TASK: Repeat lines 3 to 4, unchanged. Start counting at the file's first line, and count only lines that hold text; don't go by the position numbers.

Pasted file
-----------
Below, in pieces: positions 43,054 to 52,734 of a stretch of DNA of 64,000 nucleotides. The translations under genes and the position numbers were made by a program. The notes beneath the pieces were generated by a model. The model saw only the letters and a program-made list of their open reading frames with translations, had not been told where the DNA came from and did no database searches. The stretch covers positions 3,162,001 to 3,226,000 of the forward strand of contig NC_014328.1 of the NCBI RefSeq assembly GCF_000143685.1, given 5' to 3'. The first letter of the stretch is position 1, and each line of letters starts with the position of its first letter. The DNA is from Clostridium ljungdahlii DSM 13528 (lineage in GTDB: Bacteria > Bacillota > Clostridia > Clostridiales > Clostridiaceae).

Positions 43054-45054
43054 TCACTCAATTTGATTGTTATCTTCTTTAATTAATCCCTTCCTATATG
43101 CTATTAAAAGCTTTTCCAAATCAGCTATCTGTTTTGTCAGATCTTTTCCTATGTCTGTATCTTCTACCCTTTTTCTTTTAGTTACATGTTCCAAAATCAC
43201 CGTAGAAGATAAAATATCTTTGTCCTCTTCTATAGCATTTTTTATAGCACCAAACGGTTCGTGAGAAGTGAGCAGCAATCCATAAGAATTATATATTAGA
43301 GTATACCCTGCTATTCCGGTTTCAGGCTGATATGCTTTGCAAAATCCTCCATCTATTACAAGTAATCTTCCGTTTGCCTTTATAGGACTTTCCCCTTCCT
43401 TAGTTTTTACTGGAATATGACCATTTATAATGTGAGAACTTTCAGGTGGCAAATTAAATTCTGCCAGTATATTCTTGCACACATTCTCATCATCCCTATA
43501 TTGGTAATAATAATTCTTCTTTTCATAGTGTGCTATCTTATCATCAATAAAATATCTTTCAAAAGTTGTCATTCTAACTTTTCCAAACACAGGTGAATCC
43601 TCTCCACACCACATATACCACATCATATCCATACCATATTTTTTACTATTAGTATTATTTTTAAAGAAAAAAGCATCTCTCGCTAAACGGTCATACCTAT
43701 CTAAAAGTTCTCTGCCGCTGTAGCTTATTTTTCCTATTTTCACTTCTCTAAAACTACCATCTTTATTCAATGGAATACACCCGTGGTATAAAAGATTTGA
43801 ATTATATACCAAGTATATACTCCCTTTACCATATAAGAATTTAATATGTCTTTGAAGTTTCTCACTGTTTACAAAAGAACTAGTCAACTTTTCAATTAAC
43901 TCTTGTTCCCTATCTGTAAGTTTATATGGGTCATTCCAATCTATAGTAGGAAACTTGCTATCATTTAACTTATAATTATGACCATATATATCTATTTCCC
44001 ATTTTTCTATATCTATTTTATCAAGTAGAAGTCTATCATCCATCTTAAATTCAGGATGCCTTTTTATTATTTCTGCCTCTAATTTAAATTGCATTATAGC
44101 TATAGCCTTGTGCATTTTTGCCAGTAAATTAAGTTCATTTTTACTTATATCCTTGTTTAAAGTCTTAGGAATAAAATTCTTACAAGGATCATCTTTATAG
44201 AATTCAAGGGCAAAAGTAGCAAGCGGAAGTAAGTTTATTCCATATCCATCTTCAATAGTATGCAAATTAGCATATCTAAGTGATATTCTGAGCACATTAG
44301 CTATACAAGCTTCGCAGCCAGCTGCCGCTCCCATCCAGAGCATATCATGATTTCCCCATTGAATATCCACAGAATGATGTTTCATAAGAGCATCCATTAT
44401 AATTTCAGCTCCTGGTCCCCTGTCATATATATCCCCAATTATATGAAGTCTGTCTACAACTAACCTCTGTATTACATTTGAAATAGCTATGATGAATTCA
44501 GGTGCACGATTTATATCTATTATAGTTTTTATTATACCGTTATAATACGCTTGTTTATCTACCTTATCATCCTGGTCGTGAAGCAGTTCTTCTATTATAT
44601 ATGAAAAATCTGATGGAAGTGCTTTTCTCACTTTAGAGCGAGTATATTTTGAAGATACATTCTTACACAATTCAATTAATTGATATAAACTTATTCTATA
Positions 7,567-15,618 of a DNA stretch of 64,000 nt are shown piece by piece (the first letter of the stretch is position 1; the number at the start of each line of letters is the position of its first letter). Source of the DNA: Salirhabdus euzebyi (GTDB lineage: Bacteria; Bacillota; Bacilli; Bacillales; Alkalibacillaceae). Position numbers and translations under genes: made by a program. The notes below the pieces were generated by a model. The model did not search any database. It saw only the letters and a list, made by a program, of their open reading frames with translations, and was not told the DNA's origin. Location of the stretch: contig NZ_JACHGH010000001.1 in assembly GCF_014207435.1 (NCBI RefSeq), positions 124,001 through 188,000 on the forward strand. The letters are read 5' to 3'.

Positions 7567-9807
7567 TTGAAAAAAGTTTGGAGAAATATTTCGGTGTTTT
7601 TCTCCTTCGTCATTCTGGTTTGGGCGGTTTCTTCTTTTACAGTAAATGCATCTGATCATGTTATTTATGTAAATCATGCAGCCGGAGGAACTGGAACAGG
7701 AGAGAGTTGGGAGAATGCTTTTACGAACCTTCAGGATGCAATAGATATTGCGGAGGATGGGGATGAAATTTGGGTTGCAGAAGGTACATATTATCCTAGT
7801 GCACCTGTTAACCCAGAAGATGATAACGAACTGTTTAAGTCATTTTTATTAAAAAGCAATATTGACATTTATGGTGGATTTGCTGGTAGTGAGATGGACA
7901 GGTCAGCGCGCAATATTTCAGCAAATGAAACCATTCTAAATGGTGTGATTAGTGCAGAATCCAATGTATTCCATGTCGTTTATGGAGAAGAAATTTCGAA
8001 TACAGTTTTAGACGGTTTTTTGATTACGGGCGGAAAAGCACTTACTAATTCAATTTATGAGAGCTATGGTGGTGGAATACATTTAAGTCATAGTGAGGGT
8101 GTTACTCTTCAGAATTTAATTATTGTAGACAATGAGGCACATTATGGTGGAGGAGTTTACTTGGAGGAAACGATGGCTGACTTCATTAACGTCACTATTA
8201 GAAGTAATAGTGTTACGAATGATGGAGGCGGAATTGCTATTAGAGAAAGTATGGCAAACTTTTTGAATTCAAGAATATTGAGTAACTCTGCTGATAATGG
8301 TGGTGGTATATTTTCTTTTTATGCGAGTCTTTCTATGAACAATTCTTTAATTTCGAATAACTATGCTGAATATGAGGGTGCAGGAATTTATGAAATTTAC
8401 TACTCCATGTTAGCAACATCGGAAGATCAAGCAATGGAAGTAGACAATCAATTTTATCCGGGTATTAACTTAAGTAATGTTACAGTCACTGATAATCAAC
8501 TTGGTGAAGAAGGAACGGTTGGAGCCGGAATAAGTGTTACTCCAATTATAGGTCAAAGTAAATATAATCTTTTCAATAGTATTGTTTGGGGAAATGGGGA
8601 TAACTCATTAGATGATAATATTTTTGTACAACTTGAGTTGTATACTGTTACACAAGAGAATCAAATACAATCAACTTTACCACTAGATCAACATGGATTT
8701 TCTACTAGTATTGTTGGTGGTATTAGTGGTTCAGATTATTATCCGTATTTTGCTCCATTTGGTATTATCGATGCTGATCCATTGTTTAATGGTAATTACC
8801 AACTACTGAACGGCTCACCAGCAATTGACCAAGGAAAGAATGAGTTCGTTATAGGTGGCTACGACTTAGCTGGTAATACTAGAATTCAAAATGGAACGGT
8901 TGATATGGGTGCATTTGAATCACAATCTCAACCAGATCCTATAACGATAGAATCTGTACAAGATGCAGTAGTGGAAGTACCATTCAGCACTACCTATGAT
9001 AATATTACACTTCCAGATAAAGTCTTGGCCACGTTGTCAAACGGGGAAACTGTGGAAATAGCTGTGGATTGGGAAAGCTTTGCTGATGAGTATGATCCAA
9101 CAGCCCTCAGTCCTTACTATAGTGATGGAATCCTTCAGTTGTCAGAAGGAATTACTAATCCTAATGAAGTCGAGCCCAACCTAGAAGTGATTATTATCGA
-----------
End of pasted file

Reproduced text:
43054 TCACTCAATTTGATTGTTATCTTCTTTAATTAATCCCTTCCTATATG
43101 CTATTAAAAGCTTTTCCAAATCAGCTATCTGTTTTGTCAGATCTTTTCCTATGTCTGTATCTTCTACCCTTTTTCTTTTAGTTACATGTTCCAAAATCAC